This means balancing the requesting person’s right of access against each of the third parties’ rights. Often the nature of the footage will mean it is reasonable to disclose the footage, but this is not guaranteed. Your decision should be documented in writing and kept on an internal confidential record.

If you decide it is not reasonable to disclose the isolated footage then you should consider redacting the images to anonymise the third parties. This may be as simple as cropping the footage to show only the individual concerned.

The footage you choose to disclose should be provided in an encrypted format if possible. Ensure you send the password in a separate communication. If the footage cannot be encrypted for practical reasons then it is advisable to explain that to the individual and ask that they collect the footage in person. An internal record should be made of the time the footage is collected.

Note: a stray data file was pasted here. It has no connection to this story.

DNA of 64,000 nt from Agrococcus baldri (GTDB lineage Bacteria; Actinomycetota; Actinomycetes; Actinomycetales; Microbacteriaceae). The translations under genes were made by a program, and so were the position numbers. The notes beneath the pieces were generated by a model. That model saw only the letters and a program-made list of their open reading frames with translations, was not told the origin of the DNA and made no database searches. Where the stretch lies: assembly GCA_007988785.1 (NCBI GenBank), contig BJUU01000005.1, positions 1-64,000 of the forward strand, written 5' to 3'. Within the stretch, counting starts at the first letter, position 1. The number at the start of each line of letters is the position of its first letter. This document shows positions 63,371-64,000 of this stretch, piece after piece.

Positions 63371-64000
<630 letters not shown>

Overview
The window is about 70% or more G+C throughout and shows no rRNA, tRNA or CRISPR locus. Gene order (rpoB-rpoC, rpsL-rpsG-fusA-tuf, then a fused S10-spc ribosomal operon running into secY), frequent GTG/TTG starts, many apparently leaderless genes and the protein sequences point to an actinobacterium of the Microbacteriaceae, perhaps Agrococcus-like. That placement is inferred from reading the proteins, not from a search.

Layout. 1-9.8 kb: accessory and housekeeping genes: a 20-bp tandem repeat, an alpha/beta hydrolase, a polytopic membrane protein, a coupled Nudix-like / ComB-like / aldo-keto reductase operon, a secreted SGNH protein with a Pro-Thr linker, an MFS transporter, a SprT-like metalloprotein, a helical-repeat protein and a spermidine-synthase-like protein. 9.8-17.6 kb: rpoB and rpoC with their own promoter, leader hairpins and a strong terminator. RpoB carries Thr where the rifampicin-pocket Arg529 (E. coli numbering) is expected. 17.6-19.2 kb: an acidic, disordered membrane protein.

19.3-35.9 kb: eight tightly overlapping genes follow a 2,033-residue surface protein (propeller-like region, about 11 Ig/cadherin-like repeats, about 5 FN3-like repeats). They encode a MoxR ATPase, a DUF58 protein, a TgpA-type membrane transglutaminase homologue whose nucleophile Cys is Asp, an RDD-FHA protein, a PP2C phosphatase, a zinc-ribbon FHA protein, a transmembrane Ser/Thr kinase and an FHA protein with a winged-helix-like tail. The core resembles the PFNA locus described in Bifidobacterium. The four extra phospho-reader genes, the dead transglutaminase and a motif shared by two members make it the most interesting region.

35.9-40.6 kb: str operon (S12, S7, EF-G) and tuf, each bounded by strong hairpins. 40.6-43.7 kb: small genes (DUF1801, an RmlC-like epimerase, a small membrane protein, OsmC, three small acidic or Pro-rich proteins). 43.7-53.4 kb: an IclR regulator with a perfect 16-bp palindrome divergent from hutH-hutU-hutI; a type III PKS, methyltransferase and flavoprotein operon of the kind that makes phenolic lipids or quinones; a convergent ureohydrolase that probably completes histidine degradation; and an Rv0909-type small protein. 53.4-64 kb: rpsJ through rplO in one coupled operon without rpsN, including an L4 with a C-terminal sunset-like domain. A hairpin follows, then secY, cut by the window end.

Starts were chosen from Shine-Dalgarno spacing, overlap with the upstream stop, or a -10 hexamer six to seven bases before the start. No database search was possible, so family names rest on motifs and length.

Q2. A firm of solicitors is requesting CCTV footage relating to a ‘slip & trip’ claim by their client, how should we respond and does the same advice apply to requests by insurers?

A. If the ‘slip & trip’ claim is threatened against your organisation then additional legal rules on disclosure of evidence may apply. You should take immediate legal advice prior to disclosing any footage if so. The same principles apply if the request is made by insurers, on behalf of the data subject.

The requesting party’s authority should be checked in each instance. Having done so, and assuming there are no other legal issues to consider, the process is broadly the same as with Q1 above.

You can ask the requesting party to enter into a Data Sharing Agreement with your organisation but this is not strictly necessary.

Q3. A delivery vehicle tailgated another vehicle through a rising arm barrier at the exit from our service area causing extensive damage. Our insurers are claiming from the delivery firm’s insurer and both parties are asking for video of the incident. How should I respond?

A. Please refer to Q2 above.

Q4. Without reference to me, a security guard has released CCTV footage to a tenant in relation to a time and attendance matter concerning a member of their staff, what should I do?